Before we write off the booking platform forever, I want to explore this idea of Airbnb being an option of the past further. Is Airbnb actually dying in popularity? Does the national pandemic of 2020 have anything to do with the heightened fees? Are certain cities offering better deals to attract guests again as ‘Work-from-home’ has become more of a norm? If you’ve been keeping up with Airbnb rates in our local Washington, DC, metropolitan area, for example, I am sure you’ve noticed the increase in listed daily rates firsthand. According to AirDNA, the average daily rates in the Waldorf, MD market have increased by 38% in the last year alone and are still on the rise. I decided to research further to analyze ways that Airbnb is striving to maintain its competitive edge in the hotel and hospitality industry. 


Looking to our Charles County Public Library online research databases, more specifically the Hospitality, Tourism, and Leisure Collection available through Gale, I sought out various reputable online resources for answers. Based on my research, it does seem that Airbnb is taking small, gradual steps to salvage its reputation and improve its public image. One of the major challenges the company faces with hosts is the service fees it administers for hosting property listings, as well as its financial penalties against hosts for booking cancellations.3 These fees seemingly get passed through to guests in the form of heightened daily rates, service fees, and/or cleaning fees. Below is a quick list summarizing my findings.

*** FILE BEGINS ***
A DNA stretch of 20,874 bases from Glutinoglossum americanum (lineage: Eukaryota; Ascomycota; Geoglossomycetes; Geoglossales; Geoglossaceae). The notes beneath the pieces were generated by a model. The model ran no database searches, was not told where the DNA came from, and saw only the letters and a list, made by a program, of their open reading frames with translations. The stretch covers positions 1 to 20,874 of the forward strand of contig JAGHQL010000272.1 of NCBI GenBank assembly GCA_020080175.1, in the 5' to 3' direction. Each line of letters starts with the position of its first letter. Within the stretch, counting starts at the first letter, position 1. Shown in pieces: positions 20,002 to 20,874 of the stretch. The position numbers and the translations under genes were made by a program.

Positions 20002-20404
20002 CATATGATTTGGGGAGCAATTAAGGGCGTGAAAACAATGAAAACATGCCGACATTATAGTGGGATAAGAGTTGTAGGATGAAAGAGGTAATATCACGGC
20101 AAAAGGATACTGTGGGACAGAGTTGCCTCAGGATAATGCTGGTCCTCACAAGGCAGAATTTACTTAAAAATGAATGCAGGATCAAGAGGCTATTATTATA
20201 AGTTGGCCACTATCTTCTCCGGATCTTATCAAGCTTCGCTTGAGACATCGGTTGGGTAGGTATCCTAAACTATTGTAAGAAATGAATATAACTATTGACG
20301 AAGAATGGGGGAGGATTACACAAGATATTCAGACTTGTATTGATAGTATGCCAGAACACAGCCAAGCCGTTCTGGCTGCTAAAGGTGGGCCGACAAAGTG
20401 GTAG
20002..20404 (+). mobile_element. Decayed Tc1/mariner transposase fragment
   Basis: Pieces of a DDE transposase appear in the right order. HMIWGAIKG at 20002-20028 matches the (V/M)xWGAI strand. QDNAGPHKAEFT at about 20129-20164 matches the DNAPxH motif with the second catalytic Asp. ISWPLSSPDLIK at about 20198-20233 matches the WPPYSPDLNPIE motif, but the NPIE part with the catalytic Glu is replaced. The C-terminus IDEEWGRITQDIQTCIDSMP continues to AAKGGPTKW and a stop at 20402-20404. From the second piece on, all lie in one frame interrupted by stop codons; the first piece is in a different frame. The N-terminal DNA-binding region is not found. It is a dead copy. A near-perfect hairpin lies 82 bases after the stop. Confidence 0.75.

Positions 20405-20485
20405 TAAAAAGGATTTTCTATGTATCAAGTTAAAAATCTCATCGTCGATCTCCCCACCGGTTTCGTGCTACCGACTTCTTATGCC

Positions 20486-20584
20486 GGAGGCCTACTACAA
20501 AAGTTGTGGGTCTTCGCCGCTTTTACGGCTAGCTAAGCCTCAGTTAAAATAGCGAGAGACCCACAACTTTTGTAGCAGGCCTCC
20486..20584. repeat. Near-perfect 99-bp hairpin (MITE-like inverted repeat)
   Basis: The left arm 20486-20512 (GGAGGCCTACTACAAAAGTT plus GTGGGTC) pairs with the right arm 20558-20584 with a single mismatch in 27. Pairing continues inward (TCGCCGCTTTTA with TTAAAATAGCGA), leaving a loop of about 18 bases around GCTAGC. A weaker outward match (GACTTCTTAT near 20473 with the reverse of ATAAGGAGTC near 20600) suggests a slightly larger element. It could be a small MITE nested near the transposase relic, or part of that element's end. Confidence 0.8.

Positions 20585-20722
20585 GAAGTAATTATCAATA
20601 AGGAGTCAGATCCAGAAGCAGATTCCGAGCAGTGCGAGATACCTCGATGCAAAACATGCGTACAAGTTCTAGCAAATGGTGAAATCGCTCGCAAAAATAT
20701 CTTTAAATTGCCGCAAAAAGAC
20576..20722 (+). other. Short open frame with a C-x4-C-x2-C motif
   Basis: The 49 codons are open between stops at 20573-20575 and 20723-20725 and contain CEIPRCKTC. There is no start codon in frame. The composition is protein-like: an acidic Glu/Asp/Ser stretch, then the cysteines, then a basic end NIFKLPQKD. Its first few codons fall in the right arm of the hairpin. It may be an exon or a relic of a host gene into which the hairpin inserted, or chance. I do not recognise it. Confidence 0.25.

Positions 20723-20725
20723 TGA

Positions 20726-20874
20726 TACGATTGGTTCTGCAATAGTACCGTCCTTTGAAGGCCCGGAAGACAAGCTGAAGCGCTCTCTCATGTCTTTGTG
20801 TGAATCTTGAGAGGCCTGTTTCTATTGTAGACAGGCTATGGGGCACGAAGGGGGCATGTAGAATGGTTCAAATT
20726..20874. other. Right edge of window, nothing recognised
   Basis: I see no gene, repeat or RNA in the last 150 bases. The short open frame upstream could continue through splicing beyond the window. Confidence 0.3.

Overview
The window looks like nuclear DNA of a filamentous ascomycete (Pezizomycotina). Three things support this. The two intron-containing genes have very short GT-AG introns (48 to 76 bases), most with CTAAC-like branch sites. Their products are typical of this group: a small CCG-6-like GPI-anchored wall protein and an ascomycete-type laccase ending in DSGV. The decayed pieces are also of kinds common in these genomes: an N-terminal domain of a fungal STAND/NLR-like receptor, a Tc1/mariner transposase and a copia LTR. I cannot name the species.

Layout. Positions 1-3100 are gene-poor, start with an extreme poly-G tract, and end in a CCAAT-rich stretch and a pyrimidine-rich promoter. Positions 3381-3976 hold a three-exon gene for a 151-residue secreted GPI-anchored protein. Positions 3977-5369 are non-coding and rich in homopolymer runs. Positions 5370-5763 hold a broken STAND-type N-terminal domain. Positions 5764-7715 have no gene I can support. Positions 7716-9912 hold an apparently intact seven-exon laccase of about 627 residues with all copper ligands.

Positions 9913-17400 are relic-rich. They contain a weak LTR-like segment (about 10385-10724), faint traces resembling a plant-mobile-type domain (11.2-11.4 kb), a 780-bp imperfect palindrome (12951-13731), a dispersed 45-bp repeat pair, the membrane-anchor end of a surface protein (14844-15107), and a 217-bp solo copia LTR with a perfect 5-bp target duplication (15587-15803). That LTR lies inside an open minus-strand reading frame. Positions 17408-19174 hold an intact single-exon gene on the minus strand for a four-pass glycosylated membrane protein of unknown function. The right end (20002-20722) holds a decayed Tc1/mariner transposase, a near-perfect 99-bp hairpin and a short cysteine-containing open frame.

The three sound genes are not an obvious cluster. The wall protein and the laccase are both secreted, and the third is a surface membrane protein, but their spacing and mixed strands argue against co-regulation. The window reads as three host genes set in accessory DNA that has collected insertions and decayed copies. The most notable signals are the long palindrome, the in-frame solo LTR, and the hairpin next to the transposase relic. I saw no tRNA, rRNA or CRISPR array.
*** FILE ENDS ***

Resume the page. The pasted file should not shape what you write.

In order to provide better service to its hosts, Airbnb has provided the following solutions since 2020:

  • Prioritizing safety by limiting or canceling bookings in cities considered to be high-risk during political events or protests. (1)

  • Facilitating ‘mini-economies’ by supporting the hosts’ needs for cleaning and property management services. (2)

  • Implementing a $250 million fund to cover some of the cancellation costs and a $10 million relief fund for hosts impacted by the national pandemic or natural disasters. (3)

  • Prioritizing contracts with individuals or families renting a room or portion of their homes over properties listed by corporations. This will encourage fewer ‘tourist zones’ in otherwise residential areas, and municipalities will have less reason to regulate Airbnb hosts’ activity. (3,5)

In order to provide better service to its guests, Airbnb has provided the following solutions:

  • Offering Experience packages for 60+ key destinations like Detroit, Miami, and Los Angeles, which include tours and activities. (4)

  • Expanding loyalty perks programs such as flight miles points through Delta Airlines for its Delta SkyMiles members. (4)